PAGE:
Shakespeare in Hong Kong

Submitting Institution

University of Greenwich

Unit of Assessment

English Language and Literature

Summary Impact Type


Research Subject Area(s)

Education: Curriculum and Pedagogy, Specialist Studies In Education
Studies In Human Society: Sociology

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Summary of the impact

In collaboration with the HK Education Bureau, the British Council, theatre practitioners, teachers and school pupils and answering to their needs, Shakespeare in Hong Kong examined the current role and reception of the world's most studied author in order to reconfigure his work as a site for the debate of issues facing the people of Hong Kong today, thereby opening it to intercultural dialogue. The project induced policy change in the British Council's Shakespeare World Wide Classroom project as well as with the Hong Kong Education Bureau, influencing curriculum and informing cultural content regarding race, gender, sexuality, class and colonialism.

Underpinning research

The research of Adele Lee, Lecturer in English at the University of Greenwich since 2010, has looked at how people in Hong Kong encounter Shakespeare, whether perceptions of him have changed since 1997 and how the colonial legacy affects the relevance of Shakespeare to people today. Lee's research had previously shown the continued allegiance of elite Hong Kong communities to a traditional "English" version of canonical literary figures which side-lines alternative interpretations.

As in many former British colonies, Shakespeare constituted an important component in the colonial education system in Hong Kong; knowledge of his work was compulsory for those seeking to advance to higher education, including the education of the government elite. Even after the 1997 `handover' - which resulted in significant political, social and economic changes in the territory - Shakespeare continues to play a significant role in secondary and higher education without the revision of canonical ideas about his greatness (Lee 2009; 2011). This is indicative of the wider issues involved in the so-called `decolonisation' of the Hong Kong Chinese education system. All the research in this area highlights the need for adjustment in how Shakespeare is viewed and approached, and the uses to which his works are put in the classroom and on the stage. Lee found that the teaching of Shakespeare has not kept pace with the reforms of the Hong Kong Education Bureau since 1997 and is not meeting the Bureau's stated learning outcomes.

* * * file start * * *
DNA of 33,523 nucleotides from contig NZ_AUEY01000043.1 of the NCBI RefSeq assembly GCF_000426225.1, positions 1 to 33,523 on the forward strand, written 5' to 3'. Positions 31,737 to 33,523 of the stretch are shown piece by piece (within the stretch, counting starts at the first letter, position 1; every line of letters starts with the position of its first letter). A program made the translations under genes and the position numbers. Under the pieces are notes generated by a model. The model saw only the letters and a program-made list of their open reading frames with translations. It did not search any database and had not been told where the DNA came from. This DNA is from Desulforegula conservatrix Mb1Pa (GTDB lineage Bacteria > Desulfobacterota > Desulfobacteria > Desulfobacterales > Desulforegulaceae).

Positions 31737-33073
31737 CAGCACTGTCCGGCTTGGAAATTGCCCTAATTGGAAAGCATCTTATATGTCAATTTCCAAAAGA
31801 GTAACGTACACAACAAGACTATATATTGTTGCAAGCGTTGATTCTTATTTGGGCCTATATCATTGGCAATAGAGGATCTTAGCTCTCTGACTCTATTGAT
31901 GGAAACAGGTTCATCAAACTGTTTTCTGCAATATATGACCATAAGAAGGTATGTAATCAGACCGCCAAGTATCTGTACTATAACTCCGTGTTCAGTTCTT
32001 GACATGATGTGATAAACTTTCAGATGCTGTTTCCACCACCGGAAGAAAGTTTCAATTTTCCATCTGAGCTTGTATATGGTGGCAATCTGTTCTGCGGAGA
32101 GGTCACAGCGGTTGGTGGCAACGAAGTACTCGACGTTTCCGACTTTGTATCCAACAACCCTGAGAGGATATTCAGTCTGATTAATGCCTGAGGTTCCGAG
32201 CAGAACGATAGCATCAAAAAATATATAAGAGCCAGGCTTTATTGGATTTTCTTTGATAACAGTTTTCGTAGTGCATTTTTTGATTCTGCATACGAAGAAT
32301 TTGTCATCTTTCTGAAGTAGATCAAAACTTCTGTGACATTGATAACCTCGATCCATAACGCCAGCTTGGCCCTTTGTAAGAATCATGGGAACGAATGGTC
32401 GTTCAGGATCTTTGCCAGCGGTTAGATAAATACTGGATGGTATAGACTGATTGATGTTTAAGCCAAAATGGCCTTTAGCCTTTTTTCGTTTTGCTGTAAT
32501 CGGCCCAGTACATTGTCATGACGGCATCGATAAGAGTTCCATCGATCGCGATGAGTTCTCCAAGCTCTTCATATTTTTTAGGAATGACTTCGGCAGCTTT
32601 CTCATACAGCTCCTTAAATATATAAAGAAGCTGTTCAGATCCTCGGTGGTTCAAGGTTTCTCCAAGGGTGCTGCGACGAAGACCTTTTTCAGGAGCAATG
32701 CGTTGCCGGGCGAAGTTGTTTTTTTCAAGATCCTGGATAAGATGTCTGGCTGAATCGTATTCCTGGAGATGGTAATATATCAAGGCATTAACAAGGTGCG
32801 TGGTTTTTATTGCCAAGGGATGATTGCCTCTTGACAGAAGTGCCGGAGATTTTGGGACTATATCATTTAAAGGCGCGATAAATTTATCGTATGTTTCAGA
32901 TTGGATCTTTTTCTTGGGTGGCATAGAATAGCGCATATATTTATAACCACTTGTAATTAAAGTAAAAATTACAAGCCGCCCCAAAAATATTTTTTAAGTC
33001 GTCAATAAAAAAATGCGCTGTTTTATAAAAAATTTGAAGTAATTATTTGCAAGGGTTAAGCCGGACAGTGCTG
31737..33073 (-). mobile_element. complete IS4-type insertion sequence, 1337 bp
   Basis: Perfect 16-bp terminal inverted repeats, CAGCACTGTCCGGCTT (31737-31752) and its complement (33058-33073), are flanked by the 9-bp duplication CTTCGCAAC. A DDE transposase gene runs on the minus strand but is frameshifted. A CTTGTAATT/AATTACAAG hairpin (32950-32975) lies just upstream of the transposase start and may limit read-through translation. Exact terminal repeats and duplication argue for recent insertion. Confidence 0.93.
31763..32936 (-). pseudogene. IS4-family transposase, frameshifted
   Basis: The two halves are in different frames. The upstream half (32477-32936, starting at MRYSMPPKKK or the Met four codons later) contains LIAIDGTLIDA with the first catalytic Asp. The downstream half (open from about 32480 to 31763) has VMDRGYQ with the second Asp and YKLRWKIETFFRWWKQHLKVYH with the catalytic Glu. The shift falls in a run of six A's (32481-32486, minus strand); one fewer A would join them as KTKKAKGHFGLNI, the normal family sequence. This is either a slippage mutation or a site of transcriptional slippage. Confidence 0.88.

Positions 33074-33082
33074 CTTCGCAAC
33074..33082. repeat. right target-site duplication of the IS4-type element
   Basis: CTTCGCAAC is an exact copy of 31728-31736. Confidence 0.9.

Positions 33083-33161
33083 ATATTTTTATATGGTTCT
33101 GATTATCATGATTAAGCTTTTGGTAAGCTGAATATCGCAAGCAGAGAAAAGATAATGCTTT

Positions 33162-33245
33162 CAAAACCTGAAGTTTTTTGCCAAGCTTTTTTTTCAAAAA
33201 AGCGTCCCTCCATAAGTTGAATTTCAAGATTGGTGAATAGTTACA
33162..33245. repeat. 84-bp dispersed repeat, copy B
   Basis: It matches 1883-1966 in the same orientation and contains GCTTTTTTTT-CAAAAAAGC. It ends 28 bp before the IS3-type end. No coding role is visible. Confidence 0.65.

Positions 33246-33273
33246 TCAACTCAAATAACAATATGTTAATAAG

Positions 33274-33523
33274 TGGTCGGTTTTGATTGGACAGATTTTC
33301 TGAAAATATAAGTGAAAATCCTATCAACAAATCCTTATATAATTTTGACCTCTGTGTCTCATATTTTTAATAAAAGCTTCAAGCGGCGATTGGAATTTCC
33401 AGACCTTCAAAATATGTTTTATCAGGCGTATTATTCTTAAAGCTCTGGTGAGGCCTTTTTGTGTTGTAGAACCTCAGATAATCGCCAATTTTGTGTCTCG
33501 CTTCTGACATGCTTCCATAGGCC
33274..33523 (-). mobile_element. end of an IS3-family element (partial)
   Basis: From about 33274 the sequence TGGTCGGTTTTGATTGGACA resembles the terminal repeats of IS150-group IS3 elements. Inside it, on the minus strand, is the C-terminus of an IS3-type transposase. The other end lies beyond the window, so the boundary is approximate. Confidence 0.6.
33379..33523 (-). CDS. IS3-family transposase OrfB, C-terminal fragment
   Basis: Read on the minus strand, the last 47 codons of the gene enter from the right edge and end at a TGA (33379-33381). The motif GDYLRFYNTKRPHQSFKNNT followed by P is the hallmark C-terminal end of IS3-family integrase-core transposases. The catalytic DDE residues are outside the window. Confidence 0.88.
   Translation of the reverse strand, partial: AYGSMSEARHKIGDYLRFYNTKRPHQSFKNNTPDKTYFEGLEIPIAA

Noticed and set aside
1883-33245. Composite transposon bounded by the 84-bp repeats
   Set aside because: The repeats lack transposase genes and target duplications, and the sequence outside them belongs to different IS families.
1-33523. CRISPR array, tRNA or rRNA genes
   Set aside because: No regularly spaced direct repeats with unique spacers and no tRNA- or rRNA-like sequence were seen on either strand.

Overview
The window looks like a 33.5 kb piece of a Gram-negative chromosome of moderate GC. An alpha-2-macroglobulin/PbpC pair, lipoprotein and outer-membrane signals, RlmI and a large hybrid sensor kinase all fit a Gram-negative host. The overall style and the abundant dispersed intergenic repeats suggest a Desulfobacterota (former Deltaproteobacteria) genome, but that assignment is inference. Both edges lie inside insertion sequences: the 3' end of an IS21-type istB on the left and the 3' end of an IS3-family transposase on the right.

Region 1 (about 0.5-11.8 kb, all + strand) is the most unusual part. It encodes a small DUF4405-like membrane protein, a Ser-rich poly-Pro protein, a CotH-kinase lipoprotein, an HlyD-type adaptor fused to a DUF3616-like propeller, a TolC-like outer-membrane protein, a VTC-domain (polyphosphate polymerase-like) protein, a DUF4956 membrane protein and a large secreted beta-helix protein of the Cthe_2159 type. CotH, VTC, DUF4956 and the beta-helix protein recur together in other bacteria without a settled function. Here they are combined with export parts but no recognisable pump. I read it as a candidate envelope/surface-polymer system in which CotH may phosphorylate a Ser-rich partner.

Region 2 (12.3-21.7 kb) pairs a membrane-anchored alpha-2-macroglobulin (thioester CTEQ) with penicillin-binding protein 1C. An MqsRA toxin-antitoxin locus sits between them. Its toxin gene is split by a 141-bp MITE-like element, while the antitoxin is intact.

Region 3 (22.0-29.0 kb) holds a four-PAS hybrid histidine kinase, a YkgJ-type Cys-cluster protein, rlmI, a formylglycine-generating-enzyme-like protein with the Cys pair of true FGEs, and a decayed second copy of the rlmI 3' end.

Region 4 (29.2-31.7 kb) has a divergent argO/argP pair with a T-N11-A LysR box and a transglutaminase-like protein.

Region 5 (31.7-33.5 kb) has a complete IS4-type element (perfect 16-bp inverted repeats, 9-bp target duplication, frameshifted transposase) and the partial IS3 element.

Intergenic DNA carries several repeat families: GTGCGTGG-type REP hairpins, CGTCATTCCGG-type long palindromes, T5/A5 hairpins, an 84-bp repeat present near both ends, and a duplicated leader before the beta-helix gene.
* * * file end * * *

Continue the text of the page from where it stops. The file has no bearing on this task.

Using the publications, knowledge and expertise of Lee as a starting point, this project investigated and, initially through the investigation process itself, sought to influence current attitudes to Shakespeare in Hong Kong. In January 2013, Lee visited Hong Kong to meet the Education Bureau, the British Council, theatre practitioners, and teachers and students in four schools and two universities. Through workshops, interviews, questionnaires, and classroom and theatre practice observation, attitudes were gauged and significant issues identified, including the need for new pedagogic materials appropriate for students and, crucially, teachers.

The findings of the survey, which involved the participation of 172 students from five different institutions, include:

  • Main reason for studying Shakespeare is English language acquisition
  • Most young people have been introduced to Shakespeare at school but only students in English-medium Band 1 (for the most academically achieving) and international schools have Shakespeare as a compulsory, assessed element
  • The main conduit for knowledge about Shakespeare is the classroom, not mainstream culture
  • 87% admitted to possessing little or no sense of what the study of Shakespeare can tell them about their own society
  • 70% admitted Shakespeare makes them (to varying degrees) feel `bad', while 61% claimed Shakespeare gives them either little or no confidence to `be who they are'.
  • At university, however, most students who chose to study Shakespeare are not English Literature majors, with many coming from state schools.

References to the research

(REF 1 submitted staff in bold,**REF2 Output)

3.1 Lee, A. (2009). One Husband Too Many and the Proroblem of Postcolonial Hong Kong. In A. C. Y. Huang & C. S. Ross (Eds.), Shakespeare in Hollywood, Asia, and Cyberspace (pp. 195-204). Purdue University Press: West Lafayette.


a. in ATLANTIS. Journal of the Spanish Association of Anglo-American Studies. 33.2 (December 2011): 181-185

b. by Elfman, Rose, March 2011, Asian Theatre Journal. 28.1 (Spring 2011): 267

c. cited in Mark Thornton Burnett, Shakespeare and World Cinema (Cambridge UP, 2012).

3.2 Lee, A. (2010). "Chop-Socky Shakespeare?!": The Bard Onscreen in Hong Kong. Shakespeare Bulletin, 28(4), 459-480.